By Andrew Hamlin
Northwest Asian Weekly
The Chinese psychedelic band Chui Wan, named from a passage written by Taoist philosopher Zhuangzi, brings a particular brooding spin to explorations of the macrocosm-as-microcosm and occasionally vice versa. On their first American tour, to promote their second, self-titled album, they’re playing at Seattle’s Lo-Fi on Wednesday, May 27th. Three of the four members—multi-instrumentalist Yan Yulong, new drummer Li Zichao, and guitarist Liu Xinyu—took some questions over email.
NWAW: How did the band first get together?
Yan Yulong: Wu Qiong and I met each other on the internet in 2009.
Li Zichao: I met them through a website in 2012.
Liu Xinyu: I had a no wave band and the drummer had an important exam so Yan Yulong spontaneously came on stage to jam with us! Nobody knew him yet, then.
NWAW: What were the band’s early influences?
Yan Yulong: For me it’s La Monte Young, Velvet Underground and Swans.
Li Zichao: I don’t know. I’m still the new guy!
Liu Xinyu: Japanese new psychedelic noise, world music, underground music from Europe and the USA.
NWAW: What is the rock-and-roll scene like in China? How has it grown and changed over the years?
Yan Yulong: Generally it’s quite simple here. Different cities have different scenes.
Li Zichao: From the ‘90s till now lots of bands have sprung up in China.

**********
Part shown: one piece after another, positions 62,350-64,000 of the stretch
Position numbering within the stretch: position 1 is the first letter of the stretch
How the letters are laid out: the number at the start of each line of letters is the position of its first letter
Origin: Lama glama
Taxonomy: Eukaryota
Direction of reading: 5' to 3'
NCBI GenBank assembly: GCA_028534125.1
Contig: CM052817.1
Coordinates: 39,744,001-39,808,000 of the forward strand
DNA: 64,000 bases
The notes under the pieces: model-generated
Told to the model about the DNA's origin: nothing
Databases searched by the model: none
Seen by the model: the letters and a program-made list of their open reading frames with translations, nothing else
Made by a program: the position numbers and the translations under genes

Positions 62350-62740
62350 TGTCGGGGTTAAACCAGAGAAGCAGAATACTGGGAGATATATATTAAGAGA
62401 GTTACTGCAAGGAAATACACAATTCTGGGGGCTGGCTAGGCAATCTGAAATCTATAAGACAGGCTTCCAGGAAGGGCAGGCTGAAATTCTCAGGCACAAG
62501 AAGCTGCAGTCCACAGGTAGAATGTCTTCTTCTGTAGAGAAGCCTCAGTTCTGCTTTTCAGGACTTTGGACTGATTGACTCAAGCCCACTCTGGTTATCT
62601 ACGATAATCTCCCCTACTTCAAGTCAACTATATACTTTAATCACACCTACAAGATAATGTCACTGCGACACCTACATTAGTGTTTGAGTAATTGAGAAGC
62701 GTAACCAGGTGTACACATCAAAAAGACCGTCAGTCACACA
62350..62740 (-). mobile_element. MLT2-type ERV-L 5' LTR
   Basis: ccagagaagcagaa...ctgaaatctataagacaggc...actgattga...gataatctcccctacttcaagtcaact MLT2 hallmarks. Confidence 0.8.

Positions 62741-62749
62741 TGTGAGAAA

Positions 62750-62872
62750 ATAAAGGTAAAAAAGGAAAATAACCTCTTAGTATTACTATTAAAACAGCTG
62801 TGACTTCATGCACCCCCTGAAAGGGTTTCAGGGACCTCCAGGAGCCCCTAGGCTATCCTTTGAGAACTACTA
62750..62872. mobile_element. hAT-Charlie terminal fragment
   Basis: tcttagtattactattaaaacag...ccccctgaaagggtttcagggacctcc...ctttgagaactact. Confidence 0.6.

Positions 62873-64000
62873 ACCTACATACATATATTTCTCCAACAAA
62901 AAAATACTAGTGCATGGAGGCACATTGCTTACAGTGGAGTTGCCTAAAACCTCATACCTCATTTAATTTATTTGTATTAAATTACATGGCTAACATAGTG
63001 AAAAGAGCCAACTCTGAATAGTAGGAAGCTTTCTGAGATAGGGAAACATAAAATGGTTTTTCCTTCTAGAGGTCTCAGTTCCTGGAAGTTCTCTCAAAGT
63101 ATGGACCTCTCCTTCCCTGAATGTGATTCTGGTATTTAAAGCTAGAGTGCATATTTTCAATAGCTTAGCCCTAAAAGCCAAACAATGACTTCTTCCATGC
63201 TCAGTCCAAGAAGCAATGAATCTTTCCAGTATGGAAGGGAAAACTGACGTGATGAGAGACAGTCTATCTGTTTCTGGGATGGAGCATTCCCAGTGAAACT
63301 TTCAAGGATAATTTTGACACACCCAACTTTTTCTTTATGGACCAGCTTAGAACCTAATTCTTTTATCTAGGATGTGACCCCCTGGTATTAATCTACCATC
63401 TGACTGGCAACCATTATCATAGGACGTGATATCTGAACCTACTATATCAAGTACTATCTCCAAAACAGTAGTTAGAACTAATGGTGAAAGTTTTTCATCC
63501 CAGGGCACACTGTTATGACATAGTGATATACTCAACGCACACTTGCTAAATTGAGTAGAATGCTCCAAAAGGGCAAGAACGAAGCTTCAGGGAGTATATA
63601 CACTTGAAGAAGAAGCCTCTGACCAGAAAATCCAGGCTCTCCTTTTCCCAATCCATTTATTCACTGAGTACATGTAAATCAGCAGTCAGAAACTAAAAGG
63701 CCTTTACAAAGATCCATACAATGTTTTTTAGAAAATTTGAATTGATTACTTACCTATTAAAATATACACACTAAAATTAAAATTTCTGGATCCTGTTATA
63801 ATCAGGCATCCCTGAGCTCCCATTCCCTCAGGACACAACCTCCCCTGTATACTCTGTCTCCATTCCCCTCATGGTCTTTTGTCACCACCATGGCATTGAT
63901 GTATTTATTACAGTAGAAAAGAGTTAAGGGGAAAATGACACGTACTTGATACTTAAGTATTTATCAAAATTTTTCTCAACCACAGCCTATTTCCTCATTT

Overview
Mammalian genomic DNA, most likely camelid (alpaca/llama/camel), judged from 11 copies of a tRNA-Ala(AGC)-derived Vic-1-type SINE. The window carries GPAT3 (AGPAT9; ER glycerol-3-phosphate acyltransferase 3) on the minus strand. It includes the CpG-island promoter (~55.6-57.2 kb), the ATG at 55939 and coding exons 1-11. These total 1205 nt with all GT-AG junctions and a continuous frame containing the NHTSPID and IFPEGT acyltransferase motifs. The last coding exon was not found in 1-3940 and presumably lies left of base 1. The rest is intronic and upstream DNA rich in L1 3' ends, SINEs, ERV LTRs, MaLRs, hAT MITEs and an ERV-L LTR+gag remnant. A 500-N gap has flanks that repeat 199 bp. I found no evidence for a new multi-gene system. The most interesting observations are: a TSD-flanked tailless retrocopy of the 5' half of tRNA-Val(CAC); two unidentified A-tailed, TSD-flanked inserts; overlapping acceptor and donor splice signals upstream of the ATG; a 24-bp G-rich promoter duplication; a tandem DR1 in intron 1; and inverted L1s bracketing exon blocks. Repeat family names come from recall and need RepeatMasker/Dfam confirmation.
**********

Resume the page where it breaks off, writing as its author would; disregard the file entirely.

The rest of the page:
Liu Xinyu: From 2005 to 2010 there were a lot of good and interesting bands, however, after that a lot of them separated or stopped making music. Since then, there hasn’t been many significant bands from the Chinese scene.
NWAW: What is the relationship of the rock scene to the Chinesegovernment? Are they encouraging, skeptical, repressive…?
Yan Yulong: Actually, we don’t think much about these things…
Li Zichao: I don’t think they know we exist.
NWAW: How has the band’s sound grown and changed over the years?
Yan Yulong: Our sound is in constant change, however we keep some core ideas.
Li Zichao: Over the past years… I became the drummer! But I think the general idea and perspective of the band have become more unified.
Liu Xinyu: I think we’ve become more open and free to styles other than psychedelic music.
NWAW: I noticed that some tracks on the new album have vocals and lyrics, but most don’t. What makes you decide whether to add vocals and lyrics?
Yan Yulong: We like to give our audience space to imagine. Vocals and lyrics are an optional part of music and not always necessary. Most importantly, they’re never more important than the music itself.
Liu Xinyu: The most important for us is the music itself, if there’s something we don’t manage to express with instruments, we use voice and lyrics.
NWAW: The band had to cancel some early gigs in the tour because of visa difficulties. What happened there?
Yan Yulong: The process was very slow, we don’t really know what happened. But the important thing is: We finally got the visas!
NWAW: Is this the band’s first trip to America? If not, when was the band’s first trip to America?
Yan Yulong: Yes, it’s our first trip to the US and we’re very excited.
NWAW: How do Chinese audiences compare to audiences in different parts of the world?
Yan Yulong: We don’t know about the American audience yet, but the crowd in Europe is amazing!
Li Zichao: I imagine that because there are a lot more bands in America than in China, their reaction will be different.
NWAW: What are your most memorable experiences from the tour so far?
Yan Yulong: One of our most memorable experiences of a previous international tour is enjoying mushrooms in the Modern Art Museum of Amsterdam.
NWAW: What’s in the future for the band after the tour?
Yan Yulong: We will tour China then write new songs.
Li Zichao: Go back to normal life! Play shows, practice, write new material. (end)
Andrew Hamlin can be reached at firstname.lastname@example.org.